Chocolate Roundup #10: France, Bolivia, Australia
Switzerland’s first Salon du Chocolat is in just two months, in Zürich on March 30th, 2012. You may think I can’t possibly have chocolate on my mind any more than I already do, but… everything is possible. Helping to organize this delicious event, meeting with chocolatiers and pastry chefs, and talking about chocolate around the clock brings on even more cravings than usual. Luckily my chocolate stash is always overflowing with new bars to taste. While most of these tastings are of Swiss chocolate, I thought I would highlight a few non-Swiss wrappers that are now part of my collection.
There is no better place to start than with a current favorite of mine. I have always been a fan of Henri Le Roux’s silky salted butter caramels (he’s the inventor of the famous CBS – caramel au beurre salé) and individual chocolates with buckwheat, but I have only more recently discovered his bars, thanks to the Salon du Chocolat in Paris. One word, people: Goviro. Fleur de sel, crêpes dentelle (super thin, crispy golden butter biscuits) and caramelized almonds in smooth dark chocolate – that is the recipe for a stellar bar – and an addiction.
Thanks to Le Roux’s new shop in Paris’ St German des Prés (in addition to those in Brittany on France’s west coast), I have a few more of those Goviro bars, as well as the Embruns bar with just fleur de sel, and the dark chocolate bar with coffee. I love the look of the square bar above right/below left. They are all kept safe in a cool, dry space – heeding the golden rule on the packaging, “do not refrigerate.” Really, do not refrigerate chocolate – ever.
Another bar that has jumped up to my top ten is El Ceibo’s dark milk chocolate with Bolivian specialty coffee. Organic cocoa beans and organic coffee are from local plantations, and worked from the trees to the chocolate by the El Ceibo cooperative in Bolivia. As the packaging proudly states, “We do not collaborate with the producers, we are the producers.” Non milk chocolate eaters (me), do not turn away from this bar. You may even think it is purely dark at first, but then you’ll be thankful for the light touch of milk that adds a rich creaminess and a sweet finish, with the undertone of robust coffee and an overall wonderful aroma. A perfect balance in the end. No surprise that chocolate mastermind Chloé Doutre-Roussel is behind the creation of these bars, working with El Ceibo since 2007. (You may recognize her name from Paris’ Salon du Chocolat in 2010 when she launched her own line of chocolate and tea too.)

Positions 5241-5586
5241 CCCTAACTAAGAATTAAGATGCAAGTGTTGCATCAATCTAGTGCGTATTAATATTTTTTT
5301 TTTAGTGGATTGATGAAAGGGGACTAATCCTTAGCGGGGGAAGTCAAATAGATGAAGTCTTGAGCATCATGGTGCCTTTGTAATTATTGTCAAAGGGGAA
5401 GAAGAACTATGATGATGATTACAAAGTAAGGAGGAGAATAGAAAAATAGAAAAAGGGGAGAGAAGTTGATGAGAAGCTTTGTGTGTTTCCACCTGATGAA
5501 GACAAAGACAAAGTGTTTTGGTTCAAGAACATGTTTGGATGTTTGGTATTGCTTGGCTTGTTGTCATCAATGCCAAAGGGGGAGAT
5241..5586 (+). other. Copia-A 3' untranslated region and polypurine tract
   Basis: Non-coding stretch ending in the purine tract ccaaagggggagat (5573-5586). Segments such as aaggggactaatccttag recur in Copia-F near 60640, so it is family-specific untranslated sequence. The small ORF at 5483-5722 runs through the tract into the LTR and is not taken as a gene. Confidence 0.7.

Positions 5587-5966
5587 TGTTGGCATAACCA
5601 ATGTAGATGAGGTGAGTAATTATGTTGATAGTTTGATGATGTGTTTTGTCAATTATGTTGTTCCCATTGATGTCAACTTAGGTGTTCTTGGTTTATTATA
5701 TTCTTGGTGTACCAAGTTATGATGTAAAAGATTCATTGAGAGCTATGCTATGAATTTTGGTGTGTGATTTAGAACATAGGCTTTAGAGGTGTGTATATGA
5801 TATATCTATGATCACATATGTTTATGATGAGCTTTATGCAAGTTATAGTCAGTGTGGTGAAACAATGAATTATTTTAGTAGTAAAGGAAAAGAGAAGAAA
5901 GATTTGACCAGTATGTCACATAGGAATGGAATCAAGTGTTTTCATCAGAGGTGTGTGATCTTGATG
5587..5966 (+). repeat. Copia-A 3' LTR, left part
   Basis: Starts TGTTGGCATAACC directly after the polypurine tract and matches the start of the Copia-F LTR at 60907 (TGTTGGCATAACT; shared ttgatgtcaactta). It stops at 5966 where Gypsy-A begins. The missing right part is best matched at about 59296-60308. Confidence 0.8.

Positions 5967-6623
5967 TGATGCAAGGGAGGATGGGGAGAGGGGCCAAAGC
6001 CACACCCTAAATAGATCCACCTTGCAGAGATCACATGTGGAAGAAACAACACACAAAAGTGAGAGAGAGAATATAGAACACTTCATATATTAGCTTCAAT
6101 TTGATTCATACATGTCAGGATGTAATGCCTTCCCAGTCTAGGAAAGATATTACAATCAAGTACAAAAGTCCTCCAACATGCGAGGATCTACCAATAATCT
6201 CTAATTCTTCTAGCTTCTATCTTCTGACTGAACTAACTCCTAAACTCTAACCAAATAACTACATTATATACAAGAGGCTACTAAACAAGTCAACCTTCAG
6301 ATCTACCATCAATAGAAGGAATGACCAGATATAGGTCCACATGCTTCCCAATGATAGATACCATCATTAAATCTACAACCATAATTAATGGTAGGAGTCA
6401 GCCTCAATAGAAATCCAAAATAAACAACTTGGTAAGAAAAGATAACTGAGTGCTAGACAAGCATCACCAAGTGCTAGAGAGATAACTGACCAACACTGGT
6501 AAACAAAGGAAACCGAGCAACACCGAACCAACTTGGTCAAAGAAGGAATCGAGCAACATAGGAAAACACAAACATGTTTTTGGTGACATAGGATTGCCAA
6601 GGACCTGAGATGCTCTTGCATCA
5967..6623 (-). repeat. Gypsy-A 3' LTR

El Ceibo’s two pure dark chocolate bars both have an incredible smoothness to them as well, without the addition of milk, and a unique flavor that sets them apart from other chocolate you may have tasted (75% fine dark chocolate and a limited edition with heritage cocoa beans). The final bar in the line, 77% dark chocolate with cocoa nibs and Uyuni salt from the world’s largest salt flat (also in Bolivia), masterfully combines dark, crunchy, bitter (nibs), fresh (salt) and intense.
Another French name that many of you may recognize is Mariage Frères. But for tea, not chocolate, right ? Waiting in line to pick up a tea order for a friend in this very exclusive, elegant tea room, I noticed a few chocolate bars on the wall. What was my natural reaction ? To get one of course, especially when I saw there was a dark chocolate bar filled with “praliné croquant” – two words each a weakness of mine, and together, I clearly had no choice. I would be curious to learn more about the chocolate they are using, which was smooth and of a high quality; and this bar had a light praliné filling. There isn’t quite enough crunch to warrant the croquant in the name though. Overall, a pleasant surprise that made waiting in line well worth it.
Lastly, while there have been many countries in the previous nine chocolate roundups that may not immediately come to mind when we think of chocolate, like Croatia, Slovenia, Poland and New Zealand, here’s another first appearance… Australia. Luckily I have a friend Down Under who contributes to my sweet discoveries around the world, this one from Koko Black in Melbourne. The Criollo beans in this single origin bar were from Mexico. If you think about how chocolate was consumed in Mexico, as a beverage blended with spices, you may not be surprised that this bar is not at all sweet either, with “a very earthy, smoky character.” I love the size, thickness, snap and texture of this bar, and would recommend it to someone who likes their chocolate with savory notes.
What have you all tasted lately ?
Past Chocolate Roundups:
Chocolate Roundup #1: Croatia, USA, Austria, Switzerland
Chocolate Roundup #2: Switzerland, Spain, Italy
Chocolate Roundup #3: France, Italy, Austria, Switzerland
Chocolate Roundup #4: Caramel & Salt
Chocolate Roundup #5: France, Belgium, Switzerland, USA
Chocolate Roundup #6: Please Pass the Salt
Chocolate Roundup #7: France, USA, New Zealand
Chocolate Roundup #8: Switzerland, Italy, USA
Chocolate Roundup #9: Switzerland, UK, USA, Poland
* Salon du Chocolat in Zürich, March 30 – April 1, 2012 *